The Advanced Light Source (ALS), a division of Lawrence Berkeley National Laboratory, is a national user facility that generates intense light for scientific and technological research (see http://www‐als.lbl.gov/als/). As one of the world's brightest sources of ultraviolet and soft x‐ray beams, the ALS makes previously impossible studies possible. Our facility welcomes researchers from universities, industries, and government laboratories around the world. The fields of study encompassed by the ALS include biological, materials, environmental, and space sciences. The investigative techniques employed here include microscopy, spectroscopy, crystallography, and time‐resolved studies. With 39 beamlines serving over 2000 users per year, it is a daunting task to communicate the exciting results produced at the ALS to a diverse audience of scientists from different fields, government‐funding decision‐makers, and the general public. The ALS communications group has addressed this dilemma by taking a highly leveraged approach to producing science highlights. At their core, our highlights consist of a 600‐word narrative, targeted to members of "the science‐interested public." This narrative is then adapted for various audiences and media. The first paragraph of the narrative, written to hook readers' interest as well as summarize the experimental techniques and results, is distributed in our monthly email newsletter, with links to a full write‐up on the Web. The addition of a lay‐audience sidebar in the Web version provides context and background for the general public; bullet points summarizing motivations and applications are included in PowerPoint slides provided to funding agencies; eye‐catching graphics with minimal introductory text are made into posters that decorate the ALS entry lobby. Future developments under consideration include video introductions by scientists, allowing comments on Web highlights, RSS feeds, and podcasting.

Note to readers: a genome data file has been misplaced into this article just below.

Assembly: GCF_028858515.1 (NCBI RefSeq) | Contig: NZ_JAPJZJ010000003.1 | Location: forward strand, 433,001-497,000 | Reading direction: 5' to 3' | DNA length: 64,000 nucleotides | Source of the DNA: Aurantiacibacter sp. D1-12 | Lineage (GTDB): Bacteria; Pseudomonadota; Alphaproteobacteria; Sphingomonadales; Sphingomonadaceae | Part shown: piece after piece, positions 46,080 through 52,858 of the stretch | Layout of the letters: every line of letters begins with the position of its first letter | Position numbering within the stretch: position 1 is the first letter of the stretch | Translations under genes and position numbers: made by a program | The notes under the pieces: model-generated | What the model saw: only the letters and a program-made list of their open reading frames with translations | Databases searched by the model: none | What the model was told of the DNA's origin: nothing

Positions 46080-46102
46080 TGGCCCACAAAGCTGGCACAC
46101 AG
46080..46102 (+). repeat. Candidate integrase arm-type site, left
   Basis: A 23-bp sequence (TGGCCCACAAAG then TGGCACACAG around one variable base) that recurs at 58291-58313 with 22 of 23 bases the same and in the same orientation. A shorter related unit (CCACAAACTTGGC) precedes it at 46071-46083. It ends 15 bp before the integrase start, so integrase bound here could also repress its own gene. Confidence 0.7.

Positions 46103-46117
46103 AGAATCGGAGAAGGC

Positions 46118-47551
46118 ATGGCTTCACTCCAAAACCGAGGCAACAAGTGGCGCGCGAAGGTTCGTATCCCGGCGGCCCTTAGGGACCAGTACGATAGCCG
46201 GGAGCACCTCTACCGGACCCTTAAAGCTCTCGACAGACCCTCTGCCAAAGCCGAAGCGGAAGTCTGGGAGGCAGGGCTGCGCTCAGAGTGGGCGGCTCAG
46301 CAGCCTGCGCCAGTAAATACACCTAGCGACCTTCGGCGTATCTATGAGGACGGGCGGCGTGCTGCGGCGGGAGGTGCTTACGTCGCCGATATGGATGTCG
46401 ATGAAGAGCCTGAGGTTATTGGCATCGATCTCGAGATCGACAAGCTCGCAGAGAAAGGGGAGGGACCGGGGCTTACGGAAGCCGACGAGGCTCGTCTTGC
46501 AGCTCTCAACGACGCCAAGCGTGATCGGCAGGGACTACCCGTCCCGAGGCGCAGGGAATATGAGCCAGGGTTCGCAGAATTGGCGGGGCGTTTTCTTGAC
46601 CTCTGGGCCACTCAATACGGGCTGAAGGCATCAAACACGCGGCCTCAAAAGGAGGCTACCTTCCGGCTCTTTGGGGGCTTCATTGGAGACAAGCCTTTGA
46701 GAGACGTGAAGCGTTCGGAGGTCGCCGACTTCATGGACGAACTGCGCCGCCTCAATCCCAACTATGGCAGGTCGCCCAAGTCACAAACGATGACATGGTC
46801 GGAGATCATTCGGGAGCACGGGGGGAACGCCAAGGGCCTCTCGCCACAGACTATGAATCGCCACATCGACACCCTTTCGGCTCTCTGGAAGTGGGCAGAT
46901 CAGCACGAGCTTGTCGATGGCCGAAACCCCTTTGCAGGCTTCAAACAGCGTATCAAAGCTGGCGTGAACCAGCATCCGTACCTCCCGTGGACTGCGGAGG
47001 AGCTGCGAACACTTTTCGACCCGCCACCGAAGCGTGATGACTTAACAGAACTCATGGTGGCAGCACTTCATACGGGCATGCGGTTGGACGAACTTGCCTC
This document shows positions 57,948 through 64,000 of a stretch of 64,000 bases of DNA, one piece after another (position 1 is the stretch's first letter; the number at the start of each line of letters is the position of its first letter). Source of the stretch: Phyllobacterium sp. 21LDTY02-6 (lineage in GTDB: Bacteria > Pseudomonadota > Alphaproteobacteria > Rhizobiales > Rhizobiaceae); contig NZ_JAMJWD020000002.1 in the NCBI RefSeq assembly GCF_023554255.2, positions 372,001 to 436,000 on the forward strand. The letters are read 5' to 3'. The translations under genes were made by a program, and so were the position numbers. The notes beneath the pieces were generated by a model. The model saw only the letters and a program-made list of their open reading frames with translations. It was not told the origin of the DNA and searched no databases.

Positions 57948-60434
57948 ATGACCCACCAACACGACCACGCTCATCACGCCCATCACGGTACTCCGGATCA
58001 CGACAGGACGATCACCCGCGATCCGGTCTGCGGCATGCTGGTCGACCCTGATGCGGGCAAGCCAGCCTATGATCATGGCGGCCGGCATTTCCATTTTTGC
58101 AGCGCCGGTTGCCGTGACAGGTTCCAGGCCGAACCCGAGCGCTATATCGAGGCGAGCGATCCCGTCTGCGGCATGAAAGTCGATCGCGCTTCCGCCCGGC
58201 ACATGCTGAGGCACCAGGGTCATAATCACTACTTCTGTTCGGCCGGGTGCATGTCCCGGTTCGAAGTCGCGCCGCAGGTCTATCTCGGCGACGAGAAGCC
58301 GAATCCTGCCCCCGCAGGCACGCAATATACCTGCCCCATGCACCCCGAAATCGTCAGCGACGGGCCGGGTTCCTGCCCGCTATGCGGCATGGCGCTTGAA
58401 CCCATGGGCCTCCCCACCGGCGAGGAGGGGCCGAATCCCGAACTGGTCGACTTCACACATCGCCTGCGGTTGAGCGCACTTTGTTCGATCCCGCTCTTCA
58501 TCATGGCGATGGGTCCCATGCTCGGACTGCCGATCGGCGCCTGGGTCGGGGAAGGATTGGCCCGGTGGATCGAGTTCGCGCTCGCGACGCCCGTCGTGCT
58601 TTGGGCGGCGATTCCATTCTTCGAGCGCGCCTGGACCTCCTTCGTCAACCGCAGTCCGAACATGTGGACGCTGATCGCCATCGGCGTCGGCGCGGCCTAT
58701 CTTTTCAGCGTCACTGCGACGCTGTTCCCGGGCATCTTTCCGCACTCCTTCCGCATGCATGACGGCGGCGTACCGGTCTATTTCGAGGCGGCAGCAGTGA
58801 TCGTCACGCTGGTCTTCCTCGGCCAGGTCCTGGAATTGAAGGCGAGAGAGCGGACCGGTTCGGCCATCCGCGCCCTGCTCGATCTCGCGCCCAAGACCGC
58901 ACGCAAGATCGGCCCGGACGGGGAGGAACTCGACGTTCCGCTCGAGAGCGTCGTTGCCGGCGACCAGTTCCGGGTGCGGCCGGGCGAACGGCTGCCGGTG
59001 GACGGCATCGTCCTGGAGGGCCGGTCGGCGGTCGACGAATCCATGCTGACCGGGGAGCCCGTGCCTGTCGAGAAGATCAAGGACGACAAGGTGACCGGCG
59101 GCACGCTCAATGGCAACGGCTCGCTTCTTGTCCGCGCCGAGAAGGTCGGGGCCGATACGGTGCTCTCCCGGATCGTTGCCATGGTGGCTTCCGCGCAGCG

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Public Communication of Science and Technology

 

ALS science highlights
A leveraged approach

Lori Tamura   Lawrence Berkeley National Laboratory

The Advanced Light Source (ALS), a division of Lawrence Berkeley National Laboratory, is a national user facility that generates intense light for scientific and technological research (see http://www‐als.lbl.gov/als/). As one of the world's brightest sources of ultraviolet and soft x‐ray beams, the ALS makes previously impossible studies possible. Our facility welcomes researchers from universities, industries, and government laboratories around the world. The fields of study encompassed by the ALS include biological, materials, environmental, and space sciences. The investigative techniques employed here include microscopy, spectroscopy, crystallography, and time‐resolved studies. With 39 beamlines serving over 2000 users per year, it is a daunting task to communicate the exciting results produced at the ALS to a diverse audience of scientists from different fields, government‐funding decision‐makers, and the general public. The ALS communications group has addressed this dilemma by taking a highly leveraged approach to producing science highlights. At their core, our highlights consist of a 600‐word narrative, targeted to members of "the science‐interested public." This narrative is then adapted for various audiences and media. The first paragraph of the narrative, written to hook readers' interest as well as summarize the experimental techniques and results, is distributed in our monthly email newsletter, with links to a full write‐up on the Web. The addition of a lay‐audience sidebar in the Web version provides context and background for the general public; bullet points summarizing motivations and applications are included in PowerPoint slides provided to funding agencies; eye‐catching graphics with minimal introductory text are made into posters that decorate the ALS entry lobby. Future developments under consideration include video introductions by scientists, allowing comments on Web highlights, RSS feeds, and podcasting.

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